c. explain your answer to someone who is familiar with the t test for a single sample, but not with the t test for independent means.
    Chapter 9, Problem 17
  2. Do students at various colleges differ in how sociable they are? Twenty-five students were randomly selected from each of three colleges in a particular region and were asked to report on the amount of time they spent socializing each day with other students. The results for College X was a mean of 5 hours and an estimated population variance of 2 hours; for College Y, M = 4, S2 = 1.5; and for College Z, M = 6, S2 = 2.5. What should you conclude? Use the .05 level.
    a. Use the steps of hypothesis testing,
    i. Population 1: College students from College X.
    ii. Population 2: College Students from College Y.
    iii. Population 3: College Students from College Z.
    iv. Null Hypothesis: That all three colleges have the same mean.
    v. Alternative Hypothesis: That the three colleges have means that are not the same.
    vi. Characteristics of Comparison Distribution: 2 numerator and 72 denominator degrees of freedom (df)
    vii. Determine Cutoff Sample Score: Using the F table the f ratio cutoff is 3.13.
    viii. Determine Sample’s score on comparison distribution:
  3. Estimate the variance of the distribution of means: 2
  4. Figure the estimated variance of the population of individuals: 50
  5. Divide the between-groups variance by the within-groups variance: 25
    ix. Conclusion: We can reject the null hypothesis that there is no difference between the college populations and embrace the alternative hypothesis that the college populations are significantly different at a p-value of .05.
    b. figure the effect size for the study; and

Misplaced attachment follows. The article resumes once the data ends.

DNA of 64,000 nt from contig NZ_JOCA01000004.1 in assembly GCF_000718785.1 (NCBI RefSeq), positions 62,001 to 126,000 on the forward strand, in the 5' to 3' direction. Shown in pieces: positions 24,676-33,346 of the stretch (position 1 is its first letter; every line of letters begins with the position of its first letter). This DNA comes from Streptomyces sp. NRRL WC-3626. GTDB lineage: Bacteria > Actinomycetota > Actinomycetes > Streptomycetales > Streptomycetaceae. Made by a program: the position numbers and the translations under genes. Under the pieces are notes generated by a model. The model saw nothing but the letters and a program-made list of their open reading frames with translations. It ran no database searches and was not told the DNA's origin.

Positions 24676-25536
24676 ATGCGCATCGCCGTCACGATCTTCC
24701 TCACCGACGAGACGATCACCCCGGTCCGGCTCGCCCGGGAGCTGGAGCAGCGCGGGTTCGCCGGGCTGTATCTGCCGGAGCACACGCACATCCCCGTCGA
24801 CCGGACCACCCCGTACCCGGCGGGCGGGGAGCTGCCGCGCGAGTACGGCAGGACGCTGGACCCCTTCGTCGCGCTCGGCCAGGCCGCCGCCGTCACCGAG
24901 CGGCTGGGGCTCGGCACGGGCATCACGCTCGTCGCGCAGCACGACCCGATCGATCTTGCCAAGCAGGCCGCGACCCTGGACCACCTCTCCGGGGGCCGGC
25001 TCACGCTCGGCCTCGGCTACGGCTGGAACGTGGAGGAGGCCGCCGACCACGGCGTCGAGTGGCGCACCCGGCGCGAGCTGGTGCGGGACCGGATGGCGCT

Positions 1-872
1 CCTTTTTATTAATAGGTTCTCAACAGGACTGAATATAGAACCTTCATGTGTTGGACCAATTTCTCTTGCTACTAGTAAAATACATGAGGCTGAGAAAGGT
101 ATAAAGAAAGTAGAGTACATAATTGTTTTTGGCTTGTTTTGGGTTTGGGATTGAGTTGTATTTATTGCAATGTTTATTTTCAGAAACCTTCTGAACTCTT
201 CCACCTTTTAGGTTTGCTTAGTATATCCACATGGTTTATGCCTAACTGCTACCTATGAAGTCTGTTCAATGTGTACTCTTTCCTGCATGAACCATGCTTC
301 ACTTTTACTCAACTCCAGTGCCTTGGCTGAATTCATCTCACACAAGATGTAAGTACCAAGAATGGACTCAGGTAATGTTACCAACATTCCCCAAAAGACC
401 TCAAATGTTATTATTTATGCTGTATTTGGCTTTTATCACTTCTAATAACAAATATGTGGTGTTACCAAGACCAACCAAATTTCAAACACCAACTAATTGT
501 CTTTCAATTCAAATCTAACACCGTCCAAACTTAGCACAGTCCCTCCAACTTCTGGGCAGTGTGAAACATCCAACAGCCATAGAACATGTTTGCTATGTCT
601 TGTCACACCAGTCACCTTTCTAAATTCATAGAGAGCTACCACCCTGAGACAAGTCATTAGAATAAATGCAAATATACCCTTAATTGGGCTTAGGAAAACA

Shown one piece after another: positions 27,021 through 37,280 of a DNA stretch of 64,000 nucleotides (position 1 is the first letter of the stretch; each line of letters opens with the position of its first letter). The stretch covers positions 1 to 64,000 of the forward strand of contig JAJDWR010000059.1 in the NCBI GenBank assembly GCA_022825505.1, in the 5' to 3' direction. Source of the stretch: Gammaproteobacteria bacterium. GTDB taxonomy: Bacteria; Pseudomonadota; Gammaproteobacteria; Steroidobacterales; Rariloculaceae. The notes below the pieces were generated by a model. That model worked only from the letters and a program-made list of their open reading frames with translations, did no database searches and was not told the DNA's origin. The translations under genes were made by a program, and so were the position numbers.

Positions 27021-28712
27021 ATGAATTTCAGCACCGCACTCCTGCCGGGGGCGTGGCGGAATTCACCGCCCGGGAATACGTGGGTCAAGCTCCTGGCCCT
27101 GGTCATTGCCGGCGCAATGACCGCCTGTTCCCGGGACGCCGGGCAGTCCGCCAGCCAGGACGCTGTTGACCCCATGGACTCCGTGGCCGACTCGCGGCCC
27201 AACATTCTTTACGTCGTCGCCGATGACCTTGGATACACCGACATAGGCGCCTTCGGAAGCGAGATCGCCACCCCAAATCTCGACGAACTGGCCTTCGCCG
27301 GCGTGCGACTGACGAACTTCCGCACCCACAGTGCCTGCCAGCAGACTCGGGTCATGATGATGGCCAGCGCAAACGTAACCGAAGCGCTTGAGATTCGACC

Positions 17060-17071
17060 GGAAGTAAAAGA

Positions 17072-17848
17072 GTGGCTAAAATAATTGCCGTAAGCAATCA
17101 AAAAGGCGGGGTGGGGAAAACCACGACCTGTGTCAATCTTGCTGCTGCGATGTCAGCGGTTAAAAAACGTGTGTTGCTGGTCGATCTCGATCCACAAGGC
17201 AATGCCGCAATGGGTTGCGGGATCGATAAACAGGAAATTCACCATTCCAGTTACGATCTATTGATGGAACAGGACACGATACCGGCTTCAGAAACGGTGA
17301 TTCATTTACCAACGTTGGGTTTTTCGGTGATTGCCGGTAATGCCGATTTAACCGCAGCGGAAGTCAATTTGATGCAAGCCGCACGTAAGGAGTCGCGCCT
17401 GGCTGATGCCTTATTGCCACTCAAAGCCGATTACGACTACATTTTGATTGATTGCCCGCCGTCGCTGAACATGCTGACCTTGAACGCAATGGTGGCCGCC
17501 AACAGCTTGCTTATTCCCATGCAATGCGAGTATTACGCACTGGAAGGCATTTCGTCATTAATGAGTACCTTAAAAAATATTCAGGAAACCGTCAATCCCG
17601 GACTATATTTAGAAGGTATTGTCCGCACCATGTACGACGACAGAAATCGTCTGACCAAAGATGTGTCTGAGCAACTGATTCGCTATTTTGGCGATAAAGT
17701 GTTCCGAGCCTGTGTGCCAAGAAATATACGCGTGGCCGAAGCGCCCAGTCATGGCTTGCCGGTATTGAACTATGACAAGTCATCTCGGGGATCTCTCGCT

i. Take the variance between times the df between and divide it by the variance between times the df between plus the variance within times the df within.
    ii. The effect size for this study is .99 or 99%
    c. explain your answers to (a) and (b) to someone who has never had a course in statistics. First, assign a population to each group of scores. In this case we need to assign a population to each college. The null hypothesis is that there will be no significant difference between the means of scores and the variances thereof. The alternative hypothesis is that there will be significant difference between the means of scores and the variances thereof. Now we need to determine the characteristics of the comparison distribution. We use a f table when determining an f distribution, such as this. The between group df is determined by taking the number of groups and taking away one. In this case we have three groups, so the df of the between groups is 3-1=2. To determine the within-groups df we need to take the df from each group and add them together. In this case there are 25 participants in each group, which would be a df of 24, so 24+24+24=72. Now we need to locate the cutoff point on the comparison distribution by cross referencing the between groups df with the within groups df on a f table. This gives us a cutoff of 3.13. Now that we have the characteristics of the comparison distribution and the cutoff for the sample score, we need to calculate the f ratio. To calculate the f ratio we need to first estimate the variance of the distribution of means. You do this by calculating the sum of squares of the groups means and dividing by the df of the between groups. This figure comes out to 2. Then we need to calculate the variance of the population of individual scores. To do this we must multiply the number in each group by the estimated variance of the distribution of means. This figure comes out to 50. Now we need to divide the variance of the population of individual scores by the variance of the distribution of means, which comes out to 25. 25 is much larger than the 3.13 f score cutoff ratio at a p value of .05. Therefore we can reject the null hypothesis that the groups are not significantly different and embrace the alternative hypothesis that the groups are significantly different. Furthermore, we can calculate the effect size of the f ratio as compared to the comparison distribution by taking the variance between times the df between and divide it by the variance between times the df between plus the variance within times the df within. On this research analysis that comes out to .99 or 99%, which is very big effect size.